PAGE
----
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Date released: Feb 14 2012
Wednesday 8th of February saw the completion of Phase I of the Site Investigation Programme at Kerdiffstown Landfill, with the successful completion of 24 boreholes across the site. These boreholes were drilled to determine more accurately the types of waste buried at the site, where, and how thick the waste deposits are.
The results of this investigation programme will feed into the planning for the remediation of the site. This borehole work is just the first step in a series of investigations that will be completed in 2012 to allow the EPA to draw up detailed plans for the remediation of the site. As was cautioned in the last community update, some of the boreholes were drilled through quite odorous waste. While these holes were being drilled the odorous gas from the landfill vented to the atmosphere. This, combined with an easterly wind, resulted in some calls from residents alerting the Agency that there was an odour. All boreholes were fully sealed upon completion and should not present any source of odour now that the work of Phase I of the site investigation is complete.
Regarding leachate management on site, to date the EPA has captured and tankered over 8.5 million litres of leachate from the site which would otherwise have percolated into the ground and resulted in increased environmental impact. While leachate handling operations were being undertaken on the 3rd of February, a minor spill occurred when a leachate holding tank was overfilled and approximately 500 litres of leachate reached a drain which flows to the local Canal Feeder. To put this in context, 500 litres amounts to roughly half the capacity that could be held in a typical outdoor home-heating oil tank.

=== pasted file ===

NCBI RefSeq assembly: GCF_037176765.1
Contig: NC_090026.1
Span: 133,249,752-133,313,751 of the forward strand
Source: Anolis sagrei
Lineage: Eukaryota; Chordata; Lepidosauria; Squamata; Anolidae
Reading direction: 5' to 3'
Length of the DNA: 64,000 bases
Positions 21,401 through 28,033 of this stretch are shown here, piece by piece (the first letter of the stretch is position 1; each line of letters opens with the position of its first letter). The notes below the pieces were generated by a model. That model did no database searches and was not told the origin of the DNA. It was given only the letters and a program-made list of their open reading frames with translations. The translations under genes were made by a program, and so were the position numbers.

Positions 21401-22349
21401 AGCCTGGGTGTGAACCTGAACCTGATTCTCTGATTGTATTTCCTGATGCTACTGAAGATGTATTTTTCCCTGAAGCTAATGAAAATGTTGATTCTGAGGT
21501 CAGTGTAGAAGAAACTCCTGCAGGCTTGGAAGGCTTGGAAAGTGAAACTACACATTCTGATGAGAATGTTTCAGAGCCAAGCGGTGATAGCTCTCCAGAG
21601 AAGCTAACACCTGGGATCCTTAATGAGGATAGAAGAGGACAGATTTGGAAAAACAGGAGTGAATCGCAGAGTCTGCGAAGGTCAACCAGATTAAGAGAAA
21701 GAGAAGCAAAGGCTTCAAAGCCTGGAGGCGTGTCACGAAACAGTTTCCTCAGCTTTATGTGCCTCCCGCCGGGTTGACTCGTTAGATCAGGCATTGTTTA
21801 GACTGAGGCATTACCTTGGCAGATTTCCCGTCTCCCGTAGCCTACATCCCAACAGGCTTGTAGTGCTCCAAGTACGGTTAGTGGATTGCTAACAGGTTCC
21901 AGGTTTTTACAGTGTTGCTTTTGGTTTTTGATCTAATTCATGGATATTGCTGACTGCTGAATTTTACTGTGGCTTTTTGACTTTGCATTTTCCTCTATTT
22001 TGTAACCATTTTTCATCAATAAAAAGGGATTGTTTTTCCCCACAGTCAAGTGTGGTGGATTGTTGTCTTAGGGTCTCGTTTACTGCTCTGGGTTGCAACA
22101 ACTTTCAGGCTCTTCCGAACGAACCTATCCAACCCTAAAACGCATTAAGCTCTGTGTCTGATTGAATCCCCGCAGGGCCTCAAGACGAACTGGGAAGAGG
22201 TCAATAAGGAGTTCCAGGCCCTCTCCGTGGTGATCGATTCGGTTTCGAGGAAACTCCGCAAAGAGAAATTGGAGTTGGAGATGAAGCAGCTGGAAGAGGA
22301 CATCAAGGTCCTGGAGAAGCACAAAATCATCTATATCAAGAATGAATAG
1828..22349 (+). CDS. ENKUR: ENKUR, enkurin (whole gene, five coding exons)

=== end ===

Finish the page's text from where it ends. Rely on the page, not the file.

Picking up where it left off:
Corrective action was taken immediately. Samples were taken over the following hours and days to fully monitor any impact. Due to the limited quantity of leachate and the level of dilution in the Canal Feeder, the impact was very localised and short-lived. There has been no significant impact on the Canal Feeder or the Grand Canal which the Canal Feeder flows into 2 km downstream. The EPA informed both Kildare County Council and Inland Fisheries Ireland of the incident and has kept them fully informed of our investigation. Additional measures and procedures have been put in place, and staff operating this equipment have been retrained. The completion of Phase I of the Site Investigation is a very important milestone on the journey to full remediation at a site that continues to pose a risk to the environment.
The EPA will continue to issue community updates as remedial works on the site take place. For information about works at the site, go to www.kerdiffstowncleanup.ie.
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